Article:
Flash flood traps woman in car in West Roxbury

Flooding in West Roxbury

So those flash-flood warnings around 9:30 a.m. were for real. Sean Woods photographed a woman trapped by floodwaters on Spring Street by the Shaw's parking lot. Boston firefighters rushed to the scene to rescue her.

State Police shut 128 at Rte. 9 due to flooding. And cars were trapped by flood waters on Great Plain Avenue and Weston Road in Wellesley. Ed Grzyb reports:

Got caught in major flooding with small tree down on Route 9 West near 128 - Wellesley/ Newton area.

Back at Spring Street, the driver of a 36 bus turned around before the flood, as Mikhaela Houston shows:

36 bus turns around at flood.

Mikhaela Houston shows us the flood waters receded when somebody from the DPW arrived to pull the stopper:

DPW worker at Spring Street. Photo by Mikhaela Houston.

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Comments

It's always flooded there

By on

Dating back to the early 60s I can remember this area has always flooded and the drains get backed up. It was not always as obvious however.

If you look carefully, there is a large granite wall across from the Shaw's driveway. This is where the railroad bridge used to be. The track connected to the Needham branch, ran behind Bojacks, over Spring Street, and up along Bell Ave. From there behind the shops on Rt 1 and into the Dedham Mall Parking lot, eventually connecting to a "Y" (wye) by the Staples. That "wye" is now the soccer field. This used to be the main line and is the route traveled by the infamous Bussey Street Rail disaster train as it traveled into Boston from Dedham. A lot has been rebuilt of course over time.

In those days the bridge created a shadow and it was hard to see the pooled water and that caught many cars unexpectedly.

Apparently it still does from time to time.

Trapped?

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Was she 2 ft tall or just scared of getting wet?

If she was a typical age for WRox...

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...ie about 65, she could trip and hurt herself quite badly trying to get out and walk uphill over the uneven asphault. Or she could be actually be unable/unwilling to get out at all, and end up getting exposure from sitting in a wet cold car.

I admit that the level of water where the car is resting seems pretty minor to my eye, and she never should have tried to push that little car through a flooded street in the first place. But something obviously happened - look at how tilted the car is - the road there is not sloped that strongly to the outside. Maybe she was leaving the Shaw's lot, didn't realize that the water was so deep, hit one of the many curbs and berms that infest that intersection, and mashed up a tire.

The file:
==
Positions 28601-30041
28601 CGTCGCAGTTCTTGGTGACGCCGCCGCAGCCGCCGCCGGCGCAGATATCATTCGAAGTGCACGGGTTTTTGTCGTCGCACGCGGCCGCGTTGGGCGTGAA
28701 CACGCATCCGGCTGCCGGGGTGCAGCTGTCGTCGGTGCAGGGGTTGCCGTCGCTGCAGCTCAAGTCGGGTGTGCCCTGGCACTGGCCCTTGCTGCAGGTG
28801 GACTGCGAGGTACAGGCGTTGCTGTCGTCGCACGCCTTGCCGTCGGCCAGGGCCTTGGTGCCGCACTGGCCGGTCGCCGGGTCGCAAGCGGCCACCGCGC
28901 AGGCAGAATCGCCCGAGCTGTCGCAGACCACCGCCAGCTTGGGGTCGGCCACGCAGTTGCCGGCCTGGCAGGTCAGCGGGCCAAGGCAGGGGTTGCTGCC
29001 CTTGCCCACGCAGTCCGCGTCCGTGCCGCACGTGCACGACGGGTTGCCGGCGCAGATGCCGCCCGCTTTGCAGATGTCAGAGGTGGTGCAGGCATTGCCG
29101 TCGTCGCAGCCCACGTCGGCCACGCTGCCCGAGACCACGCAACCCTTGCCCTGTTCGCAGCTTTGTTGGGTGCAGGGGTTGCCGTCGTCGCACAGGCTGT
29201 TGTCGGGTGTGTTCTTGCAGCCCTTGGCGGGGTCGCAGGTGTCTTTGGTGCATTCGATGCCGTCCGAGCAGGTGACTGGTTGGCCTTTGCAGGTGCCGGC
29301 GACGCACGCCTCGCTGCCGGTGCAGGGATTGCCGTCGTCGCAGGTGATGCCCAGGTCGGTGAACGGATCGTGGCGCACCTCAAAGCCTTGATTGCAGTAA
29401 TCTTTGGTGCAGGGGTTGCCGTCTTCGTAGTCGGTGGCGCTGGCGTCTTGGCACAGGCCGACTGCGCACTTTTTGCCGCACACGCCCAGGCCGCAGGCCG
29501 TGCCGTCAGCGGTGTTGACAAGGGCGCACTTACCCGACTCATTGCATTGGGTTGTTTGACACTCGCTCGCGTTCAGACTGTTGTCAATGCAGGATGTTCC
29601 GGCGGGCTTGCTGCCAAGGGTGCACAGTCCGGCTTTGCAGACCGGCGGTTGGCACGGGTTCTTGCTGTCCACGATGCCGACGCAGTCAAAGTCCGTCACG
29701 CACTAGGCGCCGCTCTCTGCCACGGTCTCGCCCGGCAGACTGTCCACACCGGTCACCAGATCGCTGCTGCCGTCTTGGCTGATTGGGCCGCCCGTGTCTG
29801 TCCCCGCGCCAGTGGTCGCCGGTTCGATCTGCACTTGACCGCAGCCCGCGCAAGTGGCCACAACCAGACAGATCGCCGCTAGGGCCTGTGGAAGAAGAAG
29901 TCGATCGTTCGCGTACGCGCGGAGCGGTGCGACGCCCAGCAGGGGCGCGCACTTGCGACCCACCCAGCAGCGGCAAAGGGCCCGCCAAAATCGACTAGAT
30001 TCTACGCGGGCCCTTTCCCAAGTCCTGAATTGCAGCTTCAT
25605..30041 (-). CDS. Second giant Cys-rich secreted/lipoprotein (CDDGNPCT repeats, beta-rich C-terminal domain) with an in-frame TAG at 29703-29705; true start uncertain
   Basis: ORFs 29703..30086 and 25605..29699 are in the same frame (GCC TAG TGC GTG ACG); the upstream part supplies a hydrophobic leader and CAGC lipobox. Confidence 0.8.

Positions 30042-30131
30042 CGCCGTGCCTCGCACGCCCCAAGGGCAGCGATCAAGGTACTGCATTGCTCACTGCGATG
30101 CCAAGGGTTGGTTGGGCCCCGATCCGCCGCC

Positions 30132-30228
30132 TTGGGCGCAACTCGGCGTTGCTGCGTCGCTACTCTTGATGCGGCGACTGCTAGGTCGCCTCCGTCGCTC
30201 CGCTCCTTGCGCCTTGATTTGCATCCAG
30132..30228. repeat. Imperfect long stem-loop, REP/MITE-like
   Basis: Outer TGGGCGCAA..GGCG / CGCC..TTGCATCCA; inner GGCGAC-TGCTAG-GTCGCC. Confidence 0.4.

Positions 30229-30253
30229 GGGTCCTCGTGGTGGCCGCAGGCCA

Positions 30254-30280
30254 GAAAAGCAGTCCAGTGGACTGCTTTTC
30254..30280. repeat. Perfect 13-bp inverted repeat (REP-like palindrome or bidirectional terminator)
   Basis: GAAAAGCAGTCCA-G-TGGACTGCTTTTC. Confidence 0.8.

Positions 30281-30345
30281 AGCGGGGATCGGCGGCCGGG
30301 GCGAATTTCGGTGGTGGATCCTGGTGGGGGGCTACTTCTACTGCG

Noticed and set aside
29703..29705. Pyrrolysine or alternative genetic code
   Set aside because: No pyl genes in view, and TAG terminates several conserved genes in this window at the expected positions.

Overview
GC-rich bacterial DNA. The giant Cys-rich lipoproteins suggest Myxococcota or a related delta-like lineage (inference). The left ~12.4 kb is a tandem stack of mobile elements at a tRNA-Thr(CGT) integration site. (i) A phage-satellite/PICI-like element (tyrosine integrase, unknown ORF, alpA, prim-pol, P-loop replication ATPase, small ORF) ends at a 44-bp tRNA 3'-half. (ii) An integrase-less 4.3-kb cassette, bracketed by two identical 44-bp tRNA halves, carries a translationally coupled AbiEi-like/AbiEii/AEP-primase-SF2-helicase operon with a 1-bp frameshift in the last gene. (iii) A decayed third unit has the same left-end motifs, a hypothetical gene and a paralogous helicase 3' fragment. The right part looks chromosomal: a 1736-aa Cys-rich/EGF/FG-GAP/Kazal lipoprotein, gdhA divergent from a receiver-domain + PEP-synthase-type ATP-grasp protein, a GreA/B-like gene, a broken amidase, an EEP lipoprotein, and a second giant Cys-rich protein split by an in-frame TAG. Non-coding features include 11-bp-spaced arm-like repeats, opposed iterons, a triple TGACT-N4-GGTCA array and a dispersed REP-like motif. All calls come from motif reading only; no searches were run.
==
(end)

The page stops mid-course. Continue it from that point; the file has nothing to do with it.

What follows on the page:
If there were fires to put out, I'd hope the fire dept would take care of that first. But if they're not doing that, I think it's completely reasonable for them to be helping out people from jams like this (imagine if a line came down nearby - zap!).

Don't worry about BFD

If there were fires to put out, I'd hope the fire dept would take care of that first.

The FD is called to respond to almost all public emergencies irrespective of flames or smoke. They have equipment to rescue people in almost any condition. If the woman was stuck they were right to respond.

But more importantly the department keeps shifting manpower and equipment so that all areas are covered equally. If two nearby houses get called to incidents, a more distant company will move their trucks into one of the now-empty firehouse of the first responders so that the general geographic area will still have coverage. It's a good system which ensures that no one's house goes up in flames because the nearest firehouse was busy responding to another call.

Doesn't take much

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Swiftly moving water six inches deep can knock you down. I know this from personal experience -- I am reasonably athletic, reasonably outdoorsy, and reasonably water-savvy and have been smacked onto my arse, hard, wading across shallow streams.

Don't underestimate floodwater

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The water in flooded areas like this looks deceptively calm. There is often a wicked current -- surely you have seen videos of cars being moved by floodwater. Often, to exit the car means losing your footing and drowning. This can happen even if the water is only several inches deep, much less a couple of feet.

I have been in a New England parking lot that flooded like this, to a depth of only 3 or 4 inches -- not even enough to make it to the bottom of the door. I saw no fewer than three people take a step out of their cars and lose their balance. Luckily, it was a quick squall, and the water quickly drained into the storm drain, and I was able to wait the 20 minutes or so until the flood subsided.

Rapidly rising water can strand you, too

Not only is there possibly a current, the water may be rising fast enough that a "puddle" becomes a too-deep lake in a very short period of time.

ALSO, beware of downed power lines in the water.

I remember a memorable picture from the 1996 floods, where there were two nearly identical jeep Cherokee vehicles stranded where the Lower Mystic Lake comes up along the road. They were positioned such that it looked as though they had turned onto Mystic Valley Parkway from a side street without knowing how bad the flooding was.

I understand how the first driver may have misjudged the situation or gotten caught in rapidly rising waters ... but what was the second driver thinking?

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Thanks for posting Adam!

The moral of this thread is "Turn around, don't drown..."

An almost PSA from a National Weather Service Skywarn Spotter. :)